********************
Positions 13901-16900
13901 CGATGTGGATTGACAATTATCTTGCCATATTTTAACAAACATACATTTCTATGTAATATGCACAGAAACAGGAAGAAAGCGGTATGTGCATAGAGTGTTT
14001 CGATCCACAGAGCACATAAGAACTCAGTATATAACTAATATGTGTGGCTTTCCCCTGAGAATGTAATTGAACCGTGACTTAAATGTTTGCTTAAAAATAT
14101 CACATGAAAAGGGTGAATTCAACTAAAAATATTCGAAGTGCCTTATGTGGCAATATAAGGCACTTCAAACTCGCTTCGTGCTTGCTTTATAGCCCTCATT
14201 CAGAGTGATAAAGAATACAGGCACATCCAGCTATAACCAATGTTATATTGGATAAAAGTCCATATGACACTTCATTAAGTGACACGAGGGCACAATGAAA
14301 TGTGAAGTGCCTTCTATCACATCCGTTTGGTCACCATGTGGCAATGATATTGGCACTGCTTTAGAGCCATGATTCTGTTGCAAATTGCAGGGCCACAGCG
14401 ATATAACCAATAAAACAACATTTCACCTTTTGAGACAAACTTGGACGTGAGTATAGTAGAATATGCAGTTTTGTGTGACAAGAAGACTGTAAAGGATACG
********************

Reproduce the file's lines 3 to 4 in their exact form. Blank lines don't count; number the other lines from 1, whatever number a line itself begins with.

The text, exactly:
14001 CGATCCACAGAGCACATAAGAACTCAGTATATAACTAATATGTGTGGCTTTCCCCTGAGAATGTAATTGAACCGTGACTTAAATGTTTGCTTAAAAATAT
14101 CACATGAAAAGGGTGAATTCAACTAAAAATATTCGAAGTGCCTTATGTGGCAATATAAGGCACTTCAAACTCGCTTCGTGCTTGCTTTATAGCCCTCATT